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Keywords:

  • acid–base catalyst;
  • bifunctional nanocatalyst;
  • heterogeneous catalysis;
  • mesoporous materials;
  • Michael addition

Abstract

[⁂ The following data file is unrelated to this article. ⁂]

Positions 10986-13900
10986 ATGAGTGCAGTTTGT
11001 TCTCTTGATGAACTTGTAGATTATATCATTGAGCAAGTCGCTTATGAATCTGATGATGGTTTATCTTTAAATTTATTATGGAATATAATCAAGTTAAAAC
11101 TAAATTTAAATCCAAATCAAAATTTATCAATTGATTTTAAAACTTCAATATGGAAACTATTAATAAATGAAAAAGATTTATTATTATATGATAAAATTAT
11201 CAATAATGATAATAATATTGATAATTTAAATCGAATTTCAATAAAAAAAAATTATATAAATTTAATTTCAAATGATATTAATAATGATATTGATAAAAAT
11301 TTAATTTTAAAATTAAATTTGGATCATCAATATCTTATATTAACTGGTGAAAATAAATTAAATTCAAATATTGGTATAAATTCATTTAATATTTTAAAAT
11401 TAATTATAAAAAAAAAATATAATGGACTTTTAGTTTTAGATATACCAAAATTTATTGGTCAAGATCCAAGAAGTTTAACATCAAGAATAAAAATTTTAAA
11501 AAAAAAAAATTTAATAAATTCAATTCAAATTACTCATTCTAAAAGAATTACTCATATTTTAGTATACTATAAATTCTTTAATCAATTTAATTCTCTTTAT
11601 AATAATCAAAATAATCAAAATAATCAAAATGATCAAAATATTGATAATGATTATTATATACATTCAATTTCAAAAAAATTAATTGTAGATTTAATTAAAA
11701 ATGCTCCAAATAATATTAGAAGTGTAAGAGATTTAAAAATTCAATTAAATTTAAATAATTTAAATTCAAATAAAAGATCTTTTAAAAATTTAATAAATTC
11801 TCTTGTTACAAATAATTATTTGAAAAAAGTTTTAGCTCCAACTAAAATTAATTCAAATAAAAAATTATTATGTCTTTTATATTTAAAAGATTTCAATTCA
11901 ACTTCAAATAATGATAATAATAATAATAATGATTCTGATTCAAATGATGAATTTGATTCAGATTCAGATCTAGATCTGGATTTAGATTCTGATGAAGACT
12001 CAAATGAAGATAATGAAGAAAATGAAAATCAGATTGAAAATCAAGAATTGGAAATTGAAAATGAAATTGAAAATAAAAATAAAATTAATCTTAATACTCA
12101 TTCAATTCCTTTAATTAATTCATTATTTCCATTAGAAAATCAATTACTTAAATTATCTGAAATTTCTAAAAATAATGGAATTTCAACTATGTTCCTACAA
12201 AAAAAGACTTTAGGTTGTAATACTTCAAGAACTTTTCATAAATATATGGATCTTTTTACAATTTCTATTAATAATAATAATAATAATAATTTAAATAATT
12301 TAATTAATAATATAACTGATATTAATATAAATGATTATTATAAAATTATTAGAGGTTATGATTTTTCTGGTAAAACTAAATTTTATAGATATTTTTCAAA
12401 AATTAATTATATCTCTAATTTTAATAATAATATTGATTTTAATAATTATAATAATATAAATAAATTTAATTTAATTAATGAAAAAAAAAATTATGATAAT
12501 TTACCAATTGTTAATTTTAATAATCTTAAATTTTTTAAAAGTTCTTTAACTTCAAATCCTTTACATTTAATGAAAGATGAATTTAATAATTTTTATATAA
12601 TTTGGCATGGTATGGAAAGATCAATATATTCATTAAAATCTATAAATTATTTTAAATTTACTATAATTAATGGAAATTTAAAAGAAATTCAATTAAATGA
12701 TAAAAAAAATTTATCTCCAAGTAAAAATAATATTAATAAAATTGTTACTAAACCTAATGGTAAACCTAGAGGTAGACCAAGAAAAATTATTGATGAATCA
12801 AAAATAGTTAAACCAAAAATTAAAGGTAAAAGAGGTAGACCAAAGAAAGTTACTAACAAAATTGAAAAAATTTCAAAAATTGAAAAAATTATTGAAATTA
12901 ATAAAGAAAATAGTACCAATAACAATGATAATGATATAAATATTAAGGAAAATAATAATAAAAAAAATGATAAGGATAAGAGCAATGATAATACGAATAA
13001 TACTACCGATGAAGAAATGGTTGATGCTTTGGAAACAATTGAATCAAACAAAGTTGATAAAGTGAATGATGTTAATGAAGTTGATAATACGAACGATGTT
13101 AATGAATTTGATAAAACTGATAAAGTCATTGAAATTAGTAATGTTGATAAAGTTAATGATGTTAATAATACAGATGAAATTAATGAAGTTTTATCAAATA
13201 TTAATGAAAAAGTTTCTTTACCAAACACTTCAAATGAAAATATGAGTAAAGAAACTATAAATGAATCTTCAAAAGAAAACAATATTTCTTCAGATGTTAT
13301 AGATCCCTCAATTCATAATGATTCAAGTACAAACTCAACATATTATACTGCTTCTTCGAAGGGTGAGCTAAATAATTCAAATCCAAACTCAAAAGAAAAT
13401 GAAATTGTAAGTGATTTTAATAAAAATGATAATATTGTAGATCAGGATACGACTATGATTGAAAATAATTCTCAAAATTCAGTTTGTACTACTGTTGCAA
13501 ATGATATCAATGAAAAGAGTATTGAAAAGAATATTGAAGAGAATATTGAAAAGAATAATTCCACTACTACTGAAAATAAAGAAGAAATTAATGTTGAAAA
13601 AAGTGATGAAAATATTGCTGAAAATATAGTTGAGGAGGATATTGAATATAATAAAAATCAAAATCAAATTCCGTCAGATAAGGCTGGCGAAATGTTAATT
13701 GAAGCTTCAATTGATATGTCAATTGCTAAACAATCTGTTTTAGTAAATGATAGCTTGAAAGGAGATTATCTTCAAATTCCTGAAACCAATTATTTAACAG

We describe the development and application of efficient bifunctional acid–base mesoporous silica catalysts, denoted hereafter as Ext-SBA-15-NMe2, comprising tertiary amine and silanol (weak acid) groups for the Michael addition reaction. The catalysts were synthesized by grafting tertiary amine containing organosilane into the mesoporous channel pores of SBA-15 mesoporous silica in polar protic solvent (isopropyl alcohol) or nonpolar solvent (toluene). The resulting materials, Ext-SBA-15-NMe2-IPA or Ext-SBA-15-NMe2-Tol, respectively, were used as catalysts for the Michael addition reactions between trans-β-nitrostyrene(s) and active methylene compounds, such as malononitrile, acetylacetone, and diethylmalonate, at different temperatures. A variable-temperature NMR-array technique was used to monitor the reactant conversion and the reaction progress. Among the active methylene compounds tested with trans-β-nitrostyrene, malononitrile gave the highest conversion of 90 % in 0.3 h at 0 °C if catalyzed by the catalyst Ext-SBA-15-NMe2-IPA, the silanol groups of which were not passivated by trimethysilyl ([BOND]SiMe3) groups. Compared with Ext-SBA-15-NMe2-Tol, the Ext-SBA-15-NMe2-IPA material (whose the amine groups were grafted in polar-protic solvents), in particular, demonstrated an effective cooperative bifunctional catalysis because of its optimized proportions of tertiary amine groups and a significant number of surface silanol groups that were judiciously left behind on the material with this optimized synthetic strategy. The catalytic activity of this material was found to be significantly higher than that of the corresponding material that was grafted in toluene and that contained less optimized proportions of these two catalytic groups (i.e., amine and silanol groups). The bifunctional catalysts also showed good recyclability upon washing with acetone, which offered an effective way of regenerating the catalyst free from any undesired product/substrate bound on the surface of the catalysts.